Former title contender Magomed Abdusalamov, who suffered severe brain damage in his last fight in 2013, his wife and their three young daughters are "destitute" and in danger of losing their place to live, according to court papers filed Tuesday.
The New York State Supreme Court filing by their attorney cites the family's financial situation and Abdusalamov's physical condition in seeking expedited discovery for their March 2014 lawsuit that alleges gross negligence and medical malpractice by the state athletic commission doctors, referee and inspector assigned to the fight.
That last Abdusalamov bout was exactly 18 months before this Saturday's Mayweather-Pacquiao "Fight of the Century" in Las Vegas. The heavyweight from the Russian Republic of Dagestan was 18-0 with 18 knockouts before losing a unanimous decision that night to Mike Perez.
Hours after his bloody 10-round defeat on Nov. 2, 2013, Abdusalamov nearly died from a subdural hematoma. He underwent emergency brain surgery to remove the blood clot, suffered multiple strokes and was in a coma for weeks. Abdusalamov was in the hospital for more than 10 months and remains paralyzed on his right side and unable to walk or to talk.
Tuesday's filing says Abdusalamov is receiving state aid from Connecticut toward his medical treatment and that he and his family have "exhausted funds provided by charitable donations, are more than $2 million in debt for the incapacitated plaintiff's medical care and are about to lose their place of residence." They live in a Connecticut home owned by close family friend Amin Suleymanov that he had specially equipped for Abdusalamov's condition. But Suleymanov said in an affidavit that he might need to sell or rent the house and curtail his other financial and physical assistance, as he plans to return this summer to Russia, where his fiancée and family live.
Abdusalamov's former promoter said last year that the fighter's purse for the Perez bout was $40,000 and he had the required $10,000 of insurance coverage.
"We're saying to the judge, 'We need help,'" Paul Edelstein, the Abdusalamov family's attorney, told Outside the Lines on Tuesday.
The medical malpractice insurance lawyers representing four of the five commission doctors who are defendants, Edelstein said, have been "maneuvering to delay the case, so while we're sitting on the sidelines as 'Mago' struggles financially and has a tenuous medical situation, I'm trying to expedite matters."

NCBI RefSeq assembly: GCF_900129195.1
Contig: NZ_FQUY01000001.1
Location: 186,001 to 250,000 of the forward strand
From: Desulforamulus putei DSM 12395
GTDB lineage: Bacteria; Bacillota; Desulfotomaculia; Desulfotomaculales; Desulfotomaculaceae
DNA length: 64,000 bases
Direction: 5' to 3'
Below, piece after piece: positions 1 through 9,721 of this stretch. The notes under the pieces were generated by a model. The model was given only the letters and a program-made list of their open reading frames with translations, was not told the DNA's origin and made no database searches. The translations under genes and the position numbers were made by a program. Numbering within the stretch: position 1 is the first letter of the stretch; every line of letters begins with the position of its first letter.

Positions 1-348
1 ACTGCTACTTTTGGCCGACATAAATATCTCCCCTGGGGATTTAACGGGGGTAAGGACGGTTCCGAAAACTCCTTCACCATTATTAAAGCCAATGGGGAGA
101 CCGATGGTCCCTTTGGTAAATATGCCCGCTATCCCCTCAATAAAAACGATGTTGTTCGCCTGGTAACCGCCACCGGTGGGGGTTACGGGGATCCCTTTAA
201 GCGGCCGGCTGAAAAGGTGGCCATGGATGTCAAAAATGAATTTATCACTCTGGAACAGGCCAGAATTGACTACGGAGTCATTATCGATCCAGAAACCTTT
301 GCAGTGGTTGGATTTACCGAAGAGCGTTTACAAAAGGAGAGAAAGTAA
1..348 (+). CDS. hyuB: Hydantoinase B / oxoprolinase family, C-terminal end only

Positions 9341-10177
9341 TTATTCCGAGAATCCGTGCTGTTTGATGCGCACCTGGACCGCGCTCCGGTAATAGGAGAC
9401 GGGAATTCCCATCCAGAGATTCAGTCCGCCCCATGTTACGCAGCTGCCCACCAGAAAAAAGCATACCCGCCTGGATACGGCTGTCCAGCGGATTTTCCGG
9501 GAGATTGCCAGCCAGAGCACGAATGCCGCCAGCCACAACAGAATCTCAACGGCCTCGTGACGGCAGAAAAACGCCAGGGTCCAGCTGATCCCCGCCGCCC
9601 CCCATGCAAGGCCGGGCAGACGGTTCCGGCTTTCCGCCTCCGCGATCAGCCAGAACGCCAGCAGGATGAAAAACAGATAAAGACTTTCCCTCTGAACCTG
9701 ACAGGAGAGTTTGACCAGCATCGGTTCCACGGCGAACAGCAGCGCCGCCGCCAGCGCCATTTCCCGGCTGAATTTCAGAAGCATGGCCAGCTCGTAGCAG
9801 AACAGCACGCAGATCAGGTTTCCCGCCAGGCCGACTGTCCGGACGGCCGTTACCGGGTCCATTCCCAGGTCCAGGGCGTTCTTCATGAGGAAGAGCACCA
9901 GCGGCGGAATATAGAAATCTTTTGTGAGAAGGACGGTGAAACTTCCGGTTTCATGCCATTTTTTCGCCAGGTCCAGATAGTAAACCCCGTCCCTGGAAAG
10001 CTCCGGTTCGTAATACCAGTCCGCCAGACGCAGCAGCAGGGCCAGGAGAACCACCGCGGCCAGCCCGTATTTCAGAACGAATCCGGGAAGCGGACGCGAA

One of the attorneys Edelstein mentioned declined to comment Tuesday, and the others have not replied to messages.
Edelstein also served a subpoena to compel commission chairperson Melvina Lathan, a non-party to the suit, to testify and produce evidence pertaining to the case.
After deciding against using an ambulance that was at their disposal the night of the fight, commission doctors told Abdusalamov -- according to his handlers who were with him in the locker room -- that he could fly home to Florida and go to a hospital there for removal of sutures they had just applied to repair a laceration above his eye and for X-rays of a possible facial fracture. But after blood was found in his urine and he complained of headaches and was vomiting, he was brought by taxi to a hospital.
Within days of the nationally televised 2013 bout, the state of New York announced its inspector general had begun an investigation. It is still continuing, a spokesman said Tuesday.
Commission doctors and officials have not spoken publicly about the fight, the court case or the state's investigation.
In February, Madison Square Garden was dismissed as one of the defendants in the Abdusalamov family's lawsuit. Edelstein said he agreed to let another defendant, K2 Promotions -- the bout's lead promoter -- out of the case, but some of the other defendants did not accept that. The attorney for K2 confirmed this on Tuesday.
Abdusalamov, who turned 34 in March, was hospitalized repeatedly over the winter to treat infections that his wife, Bakanay Abdusalamova, said doctors described as "life-threatening." Now Abdusalamov is undergoing outpatient rehabilitation, but as reported by Outside the Lines, the doctor who supervised his post-surgical care said studies suggest that the condition of a patient is not expected to improve once it's been 18 months since such a brain injury.
Abdusalamova said late last year she doesn't think her husband remembers the fight or realizes the extent of his condition.
In an affidavit, Abdusalamova said her husband's Connecticut health care coverage provides for a couple of hours a week of nursing services and of rehab. But she said it neither covers the degree of care Abdusalamov requires nor the day care services needed for their children, which are "necessary expenses in light of my task of caring for my husband who cannot clean, feed, dress or even go to the bathroom without my assistance."